Skip Navigation

Forgotten Faces

posted by Chris Sparks on Tuesday, October 6, 2020

The critical work of a Direct Support Professional often goes unnoticed. Wages are simply too low, it is difficult to hire and retain workers, and they work evenings, weekends, and holidays. Agencies offering community services struggle with inadequate and outdated funding which makes rectifying this problem quite challenging. This struggle has been going on for years and the pandemic has made everything more challenging.

As we experience the pandemic we are able to calculate a human impact and a financial impact - with the human aspect being the most devastating.

The coronavirus has critically changed how our services are offered, creating new and unique struggles for staff . Further, we have experienced significant lost revenue as major services alternate between operation, closure, or partial closure due to the pandemic. We anticipate this will continue.

Additionally we are experiencing significant increases in our expenses due to staffing in our residential services and the cost of personal protective equipment for staff and persons served.

From mid-March to June 30 our organization has experienced a financial impact of $847,000 from the pandemic. Sobering yes, and more so as we look to the future, but it pales in comparison to the three people we served whose lives have been lost.

As the pandemic continues we anticipate ongoing challenges and changes in our organization. We believe we will likely be managing the financial impacts and residual effects from COVID-19 for the next three to four years.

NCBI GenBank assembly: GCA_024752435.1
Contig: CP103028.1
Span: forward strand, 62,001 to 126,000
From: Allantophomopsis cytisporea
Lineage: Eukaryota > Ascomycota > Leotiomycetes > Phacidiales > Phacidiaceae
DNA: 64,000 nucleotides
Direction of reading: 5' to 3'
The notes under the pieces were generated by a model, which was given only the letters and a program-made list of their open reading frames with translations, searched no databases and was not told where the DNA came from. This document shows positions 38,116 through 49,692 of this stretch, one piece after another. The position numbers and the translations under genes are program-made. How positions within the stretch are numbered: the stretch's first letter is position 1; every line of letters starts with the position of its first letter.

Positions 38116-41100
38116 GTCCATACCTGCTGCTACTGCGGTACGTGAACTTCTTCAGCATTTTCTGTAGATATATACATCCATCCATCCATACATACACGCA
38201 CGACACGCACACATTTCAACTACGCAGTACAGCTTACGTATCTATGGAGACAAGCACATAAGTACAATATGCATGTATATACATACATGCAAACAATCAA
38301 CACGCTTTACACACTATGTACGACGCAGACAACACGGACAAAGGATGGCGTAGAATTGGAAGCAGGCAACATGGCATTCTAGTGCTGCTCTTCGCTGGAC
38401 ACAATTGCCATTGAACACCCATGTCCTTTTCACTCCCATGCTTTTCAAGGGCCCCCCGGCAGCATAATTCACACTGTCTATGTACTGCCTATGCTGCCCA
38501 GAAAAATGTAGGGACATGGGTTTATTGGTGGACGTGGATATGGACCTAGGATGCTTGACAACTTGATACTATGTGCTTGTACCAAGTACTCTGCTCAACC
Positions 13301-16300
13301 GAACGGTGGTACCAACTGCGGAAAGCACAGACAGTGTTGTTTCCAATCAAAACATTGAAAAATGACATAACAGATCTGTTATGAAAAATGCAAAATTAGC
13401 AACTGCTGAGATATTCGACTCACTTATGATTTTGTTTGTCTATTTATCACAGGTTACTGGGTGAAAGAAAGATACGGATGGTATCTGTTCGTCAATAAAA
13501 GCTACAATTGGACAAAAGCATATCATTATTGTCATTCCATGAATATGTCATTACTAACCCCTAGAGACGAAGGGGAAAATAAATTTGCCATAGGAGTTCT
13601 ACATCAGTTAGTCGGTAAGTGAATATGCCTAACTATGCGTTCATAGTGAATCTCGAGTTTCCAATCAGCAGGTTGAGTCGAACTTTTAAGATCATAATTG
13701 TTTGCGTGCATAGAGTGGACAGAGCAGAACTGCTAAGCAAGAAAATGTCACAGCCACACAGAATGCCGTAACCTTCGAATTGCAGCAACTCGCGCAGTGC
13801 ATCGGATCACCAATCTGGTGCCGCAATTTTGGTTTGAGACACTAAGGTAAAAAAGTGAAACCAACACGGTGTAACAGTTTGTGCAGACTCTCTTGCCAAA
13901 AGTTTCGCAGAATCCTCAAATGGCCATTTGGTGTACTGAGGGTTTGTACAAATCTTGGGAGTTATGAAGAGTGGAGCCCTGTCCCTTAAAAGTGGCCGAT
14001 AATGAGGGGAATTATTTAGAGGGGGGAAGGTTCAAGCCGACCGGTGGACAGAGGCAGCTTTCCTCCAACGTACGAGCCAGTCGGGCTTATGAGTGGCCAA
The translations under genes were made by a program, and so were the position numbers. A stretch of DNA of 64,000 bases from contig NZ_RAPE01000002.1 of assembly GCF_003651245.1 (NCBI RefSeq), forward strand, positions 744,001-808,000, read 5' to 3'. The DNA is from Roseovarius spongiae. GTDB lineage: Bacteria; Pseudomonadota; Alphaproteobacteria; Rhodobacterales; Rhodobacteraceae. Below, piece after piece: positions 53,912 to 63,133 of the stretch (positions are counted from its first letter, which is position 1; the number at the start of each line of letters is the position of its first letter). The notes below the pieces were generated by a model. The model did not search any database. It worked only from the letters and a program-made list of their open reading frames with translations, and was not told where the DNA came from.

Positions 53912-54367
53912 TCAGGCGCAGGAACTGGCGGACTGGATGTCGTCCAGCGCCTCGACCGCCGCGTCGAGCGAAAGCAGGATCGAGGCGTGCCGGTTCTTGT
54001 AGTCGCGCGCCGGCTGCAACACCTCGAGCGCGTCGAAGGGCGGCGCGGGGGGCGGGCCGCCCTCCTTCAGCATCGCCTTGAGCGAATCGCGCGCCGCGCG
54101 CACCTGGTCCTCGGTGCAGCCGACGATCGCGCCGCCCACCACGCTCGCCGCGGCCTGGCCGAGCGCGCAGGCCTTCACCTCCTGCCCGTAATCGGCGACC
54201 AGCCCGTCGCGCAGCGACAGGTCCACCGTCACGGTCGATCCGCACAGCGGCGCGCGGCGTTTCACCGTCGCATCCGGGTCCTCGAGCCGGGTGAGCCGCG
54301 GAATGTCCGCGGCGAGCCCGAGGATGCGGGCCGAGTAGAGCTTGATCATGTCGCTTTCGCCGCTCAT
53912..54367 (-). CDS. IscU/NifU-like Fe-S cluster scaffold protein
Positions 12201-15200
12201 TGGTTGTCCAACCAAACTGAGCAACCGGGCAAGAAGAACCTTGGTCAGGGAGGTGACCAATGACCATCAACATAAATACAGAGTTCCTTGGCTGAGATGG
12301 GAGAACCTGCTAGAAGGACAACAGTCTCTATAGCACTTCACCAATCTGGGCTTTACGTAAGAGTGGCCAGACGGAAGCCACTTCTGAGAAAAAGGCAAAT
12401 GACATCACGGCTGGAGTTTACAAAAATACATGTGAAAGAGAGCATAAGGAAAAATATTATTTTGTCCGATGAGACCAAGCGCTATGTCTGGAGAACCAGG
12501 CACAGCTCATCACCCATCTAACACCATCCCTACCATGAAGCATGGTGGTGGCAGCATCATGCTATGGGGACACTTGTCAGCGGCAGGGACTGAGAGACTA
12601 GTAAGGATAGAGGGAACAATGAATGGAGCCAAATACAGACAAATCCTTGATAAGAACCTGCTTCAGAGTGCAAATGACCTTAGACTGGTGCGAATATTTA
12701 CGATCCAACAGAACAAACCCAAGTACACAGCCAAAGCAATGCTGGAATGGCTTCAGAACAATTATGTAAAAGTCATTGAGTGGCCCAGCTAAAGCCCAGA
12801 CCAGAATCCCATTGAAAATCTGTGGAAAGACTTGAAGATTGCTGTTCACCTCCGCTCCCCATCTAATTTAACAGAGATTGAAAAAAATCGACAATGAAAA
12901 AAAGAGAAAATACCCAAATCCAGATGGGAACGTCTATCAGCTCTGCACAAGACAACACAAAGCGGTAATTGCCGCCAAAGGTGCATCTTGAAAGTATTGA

One of the motivators for EPI and agencies like us seeking improved funding is so we can pay our direct support staff and front line supervisors a higher wage - which they very much deserve. We continue to hold up and celebrate their efforts. We will not rest until our staff are paid more fairly for the important work they do.

In the midst of challenges this year, we have seen some supplemental funding from both the State of Iowa and from federal sources. This is due to the efforts of legislative champions and state department offi cials who understand the importance of our services. And it is due to the tireless public policy advocacy of agency and association staff. The additional funding is helpful and appreciated, but more will be needed depending upon how long this pandemic continues.

As a society we need to be critically invested in making sure organizations like EPI stay healthy for the people they support. We must continue to share their stories and tell our lawmakers they can no longer overlook people with disabilities and the critical services they rely upon.

About The Author

Chris Sparks served as EPI's third ever Executive Director from 1998 until 2022.